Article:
Ecotourism and sustainable tourism are the fastest-growing segment of the travel market. But where can fans of green travel go? The following (wholly subjective) list includes 10 of the most popular green tourism developments in the world.
1. The Blue Mountains
Australia's Blue Mountains is a 550-square-mile area of parks and reserves. The region is named for the bluish cast that the native "blue gum" eucalyptus trees give the region's cliffs, meadows, wetlands and canyons. Just a 90-minute car ride from Sydney, the region is chockablock with wildlife, wildflowers and wild good times where you can indulge your love of rock climbing, canoeing, mountain biking and hiking (aka bushwalking). One of the rarest trees in the world, the Wollemi pine, was thought to be extinct since the time of the dinosaurs, but a few small populations can still be found here. Dotted with eco-lodges and cabins, this UNESCO World Heritage site is a must-see for nature lovers down under.
2. The Galapagos Islands
Few sustainable tourism hotspots on Earth are infused with as much mystery and delight as the Galapagos Islands. Where else can you swim with penguins and sea lions that are utterly unafraid of humans? This constellation of islands and atolls some 620 miles off the coast of South America was declared a UNESCO Biosphere Reserve because of its unparalleled menagerie of birds, reptiles and sea life, and over 95 percent of the area is protected from development. Be aware that the Galapagos are also among the places that are being "loved to death," so expect ecotourism operator to insist on minimal-impact travel to avoid stressing the islands' sensitive ecosystems.
3. The Fjords of Norway
Their dramatic beauty and rugged isolation have thrilled travelers for centuries, making the Norwegian fjords one of the world's most popular sustainable travel destinations for hiking, biking and boating. Norway's strict environmental regulations (if you ignore their stubborn insistence on killing whales) ensure the area will stay wild and green for generations of eco-tourism fans. The wildlife here is unlike any in Europe, and tiny coastal villages preserve a way of life largely unchanged since the medieval era.
Sometimes called "the jewel of Africa" (just don't tell anyone in Kenya, Tanzania, South Africa, or Morocco), Botswana is becoming one of the worst-kept secrets in international green travel. The country's savannas, rivers and lakes are teeming with wildlife, and a growing number of eco-resorts are more than happy to show you the rhinos, zebras, lions and elephants that call Botswana home.
"North To The Future" is the motto of this vast ecotourism destination -- and if the future looks like Alaska, it won't be all that bad. The dazzling array of wildlife that populate a region of staggering natural beauty keep ecotourism-lovers coming back year after year. Whether you're a fan of rafting, mountaineering, hunting, fishing, whale-watching, dog-mushing (it's the state sport, naturally) or just hiking the backcountry, you'll find it here.
6. Costa Rica
Nowhere else on the planet is as closely associated with sustainable tourism as Costa Rica. In fact, it's one of the mainstays of their economy, and for good reason. This Central American country is a wonderland of volcanoes, beaches, rain forests, whitewater rivers and savannas. In many ares, you can't go more than 20 yards without seeing a toucan, monkey or jewel-toned butterfly -- if you're lucky, you might spot a jaguar. A dizzying array of eco-resorts are available to help you unwind after a day of outdoor activity.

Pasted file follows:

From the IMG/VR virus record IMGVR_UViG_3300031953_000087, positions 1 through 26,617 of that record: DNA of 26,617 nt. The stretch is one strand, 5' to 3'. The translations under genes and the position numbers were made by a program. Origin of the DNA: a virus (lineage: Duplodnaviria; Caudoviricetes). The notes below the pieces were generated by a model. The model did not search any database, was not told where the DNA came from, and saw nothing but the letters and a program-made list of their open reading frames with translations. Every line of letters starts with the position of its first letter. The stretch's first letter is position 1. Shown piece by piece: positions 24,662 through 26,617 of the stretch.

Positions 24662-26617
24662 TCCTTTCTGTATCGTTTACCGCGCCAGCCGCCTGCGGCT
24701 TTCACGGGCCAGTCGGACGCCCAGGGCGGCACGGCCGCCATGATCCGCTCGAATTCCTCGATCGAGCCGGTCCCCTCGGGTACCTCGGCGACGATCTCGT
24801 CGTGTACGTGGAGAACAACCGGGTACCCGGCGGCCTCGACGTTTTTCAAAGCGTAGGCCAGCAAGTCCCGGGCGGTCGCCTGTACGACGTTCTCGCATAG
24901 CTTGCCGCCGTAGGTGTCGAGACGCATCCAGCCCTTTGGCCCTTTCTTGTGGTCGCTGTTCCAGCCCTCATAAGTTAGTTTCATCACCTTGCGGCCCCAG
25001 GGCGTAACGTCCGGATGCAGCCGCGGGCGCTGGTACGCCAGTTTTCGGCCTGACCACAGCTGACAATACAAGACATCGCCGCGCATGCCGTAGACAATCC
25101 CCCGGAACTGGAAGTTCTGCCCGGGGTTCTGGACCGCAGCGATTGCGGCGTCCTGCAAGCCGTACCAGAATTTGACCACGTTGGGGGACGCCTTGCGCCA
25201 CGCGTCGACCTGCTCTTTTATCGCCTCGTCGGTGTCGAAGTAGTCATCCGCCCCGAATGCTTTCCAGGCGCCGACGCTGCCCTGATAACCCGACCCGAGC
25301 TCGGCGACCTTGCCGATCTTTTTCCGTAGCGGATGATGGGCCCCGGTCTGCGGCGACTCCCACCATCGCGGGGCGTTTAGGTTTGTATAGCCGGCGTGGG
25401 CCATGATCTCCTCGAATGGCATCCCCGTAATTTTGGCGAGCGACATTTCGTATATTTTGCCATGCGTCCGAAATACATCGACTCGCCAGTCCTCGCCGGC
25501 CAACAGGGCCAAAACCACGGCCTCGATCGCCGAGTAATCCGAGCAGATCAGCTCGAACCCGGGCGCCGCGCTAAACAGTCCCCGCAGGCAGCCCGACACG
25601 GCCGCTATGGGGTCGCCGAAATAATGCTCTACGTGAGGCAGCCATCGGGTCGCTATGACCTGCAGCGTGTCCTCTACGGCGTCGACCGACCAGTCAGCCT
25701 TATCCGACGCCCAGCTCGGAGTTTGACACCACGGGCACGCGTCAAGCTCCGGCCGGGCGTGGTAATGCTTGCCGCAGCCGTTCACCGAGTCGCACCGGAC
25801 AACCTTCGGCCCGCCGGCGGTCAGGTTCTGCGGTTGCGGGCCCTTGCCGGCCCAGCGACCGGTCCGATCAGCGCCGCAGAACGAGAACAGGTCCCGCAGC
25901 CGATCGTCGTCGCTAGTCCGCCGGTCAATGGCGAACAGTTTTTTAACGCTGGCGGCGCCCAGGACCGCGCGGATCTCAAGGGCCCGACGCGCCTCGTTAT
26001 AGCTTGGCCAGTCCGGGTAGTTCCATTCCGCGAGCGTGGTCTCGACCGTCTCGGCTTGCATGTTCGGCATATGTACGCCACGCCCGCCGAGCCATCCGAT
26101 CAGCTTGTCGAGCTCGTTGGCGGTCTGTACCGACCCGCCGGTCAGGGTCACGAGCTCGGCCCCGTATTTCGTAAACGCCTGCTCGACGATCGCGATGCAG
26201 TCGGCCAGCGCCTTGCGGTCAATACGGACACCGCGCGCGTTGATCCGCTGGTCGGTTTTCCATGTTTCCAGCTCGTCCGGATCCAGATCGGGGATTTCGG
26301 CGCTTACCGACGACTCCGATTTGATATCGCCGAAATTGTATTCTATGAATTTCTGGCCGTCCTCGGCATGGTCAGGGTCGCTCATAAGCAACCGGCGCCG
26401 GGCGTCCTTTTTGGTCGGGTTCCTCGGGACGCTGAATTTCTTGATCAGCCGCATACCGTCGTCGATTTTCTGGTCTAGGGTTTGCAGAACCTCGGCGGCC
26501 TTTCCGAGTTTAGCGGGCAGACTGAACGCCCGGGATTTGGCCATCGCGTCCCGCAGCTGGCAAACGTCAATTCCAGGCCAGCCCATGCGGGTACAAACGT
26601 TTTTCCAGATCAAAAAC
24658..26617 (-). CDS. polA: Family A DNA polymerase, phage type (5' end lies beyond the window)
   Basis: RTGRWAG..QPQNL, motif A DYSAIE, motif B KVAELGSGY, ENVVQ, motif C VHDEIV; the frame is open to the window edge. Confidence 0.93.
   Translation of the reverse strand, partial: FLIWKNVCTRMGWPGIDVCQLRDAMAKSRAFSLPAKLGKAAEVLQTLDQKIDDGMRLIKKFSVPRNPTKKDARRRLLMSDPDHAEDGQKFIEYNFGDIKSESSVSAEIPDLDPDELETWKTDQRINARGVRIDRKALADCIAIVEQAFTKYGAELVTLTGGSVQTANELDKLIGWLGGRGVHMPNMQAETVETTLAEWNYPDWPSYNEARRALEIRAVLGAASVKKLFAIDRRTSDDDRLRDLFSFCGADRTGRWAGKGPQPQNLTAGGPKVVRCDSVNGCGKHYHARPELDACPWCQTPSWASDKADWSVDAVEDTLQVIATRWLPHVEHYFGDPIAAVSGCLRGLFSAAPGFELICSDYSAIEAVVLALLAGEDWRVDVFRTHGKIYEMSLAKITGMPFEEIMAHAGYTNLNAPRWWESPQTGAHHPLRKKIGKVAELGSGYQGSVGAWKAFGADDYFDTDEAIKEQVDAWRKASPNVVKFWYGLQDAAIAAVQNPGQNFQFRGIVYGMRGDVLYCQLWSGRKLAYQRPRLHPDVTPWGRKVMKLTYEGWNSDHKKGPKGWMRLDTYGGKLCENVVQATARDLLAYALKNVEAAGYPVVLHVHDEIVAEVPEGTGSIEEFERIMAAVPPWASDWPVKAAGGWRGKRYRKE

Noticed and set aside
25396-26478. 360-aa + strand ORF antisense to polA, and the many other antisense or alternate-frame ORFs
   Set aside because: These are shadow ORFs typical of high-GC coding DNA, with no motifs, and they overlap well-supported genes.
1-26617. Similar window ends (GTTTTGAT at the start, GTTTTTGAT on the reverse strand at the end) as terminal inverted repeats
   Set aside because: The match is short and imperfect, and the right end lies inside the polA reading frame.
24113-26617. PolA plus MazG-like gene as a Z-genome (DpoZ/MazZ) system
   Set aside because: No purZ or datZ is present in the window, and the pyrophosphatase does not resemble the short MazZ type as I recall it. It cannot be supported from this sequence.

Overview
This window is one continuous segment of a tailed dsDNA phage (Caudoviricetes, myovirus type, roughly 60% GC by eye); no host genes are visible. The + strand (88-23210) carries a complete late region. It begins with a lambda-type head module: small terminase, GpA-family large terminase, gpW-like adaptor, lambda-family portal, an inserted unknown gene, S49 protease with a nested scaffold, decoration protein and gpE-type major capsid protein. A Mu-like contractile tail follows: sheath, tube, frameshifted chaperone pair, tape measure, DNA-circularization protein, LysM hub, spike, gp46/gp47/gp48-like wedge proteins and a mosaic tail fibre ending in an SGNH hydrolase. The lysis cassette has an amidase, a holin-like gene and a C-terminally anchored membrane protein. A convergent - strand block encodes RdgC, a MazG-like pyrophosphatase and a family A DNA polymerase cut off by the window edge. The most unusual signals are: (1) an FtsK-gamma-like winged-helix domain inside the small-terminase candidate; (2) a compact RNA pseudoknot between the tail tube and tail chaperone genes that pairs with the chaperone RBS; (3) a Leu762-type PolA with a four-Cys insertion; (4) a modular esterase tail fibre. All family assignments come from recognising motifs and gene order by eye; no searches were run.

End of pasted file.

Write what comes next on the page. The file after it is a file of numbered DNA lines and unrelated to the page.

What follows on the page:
Like Costa Rica, Kenya has made itself into one of the world's most attractive sustainable tourism destinations by preserving their awe-inspiring natural wealth. If you think Kenya is just one big giraffe-studded savanna, you'll be surprised to learn that it also boasts tropical beaches, lush rain forests and towering mountains like the easy-to-climb Mt. Kilimanjaro. Many tour operators are now putting an accent on sustainable luxury, though there are countless affordable options for green travel as well.
A lush tropical playground like Costa Rica, but filled with ancient Mayan treasures, Belize is an ecotourism paradise for snorkelers, kayakers, scuba divers, or just plain folks who love lollygagging on the beach. Divers, who have called the water here "an underwater Serengeti," frequently rub elbows (fins?) with the world's largest fish, the whale shark. And significant investments in sustainable tourism development has created some stellar eco-resorts.
I hate to keep returning to lush, tropical places -- well, actually, that's a lie. I love returning to places like Dominica, touted as the "Nature Island of the Caribbean." Whales frolic offshore, while waterfalls cascade through verdant rain forests. The island of Dominica (not to be confused with the Dominican Republic) is also home to the second-largest boiling lake in the world, and has made ecotourism a key component of its economy. With stunning beaches, natural hot springs, and plant and animal species that are extinct everywhere else in the Caribbean, it's easy to understand why ecotourism fanatics flock here.
10. Your Local Park
Sure, it's great to take an adventure trip to an exotic destination on the other side of the globe -- but it also costs a lot to get there, including environmental costs in terms of burning fossil fuels. One of the best options in sustainable tourism is right down the road from you. America's vast network of parks, including regional, state and national parks and preserves is the envy of the world, and too few of us take advantage of them. Instead of breaking the bank to jet to another continent, why not break out the cooler and plan a short road trip? Chances are, you're just a few hours away from the Grand Canyon, Yosemite, the Smoky Mountains, the Everglades, or a beautiful state park.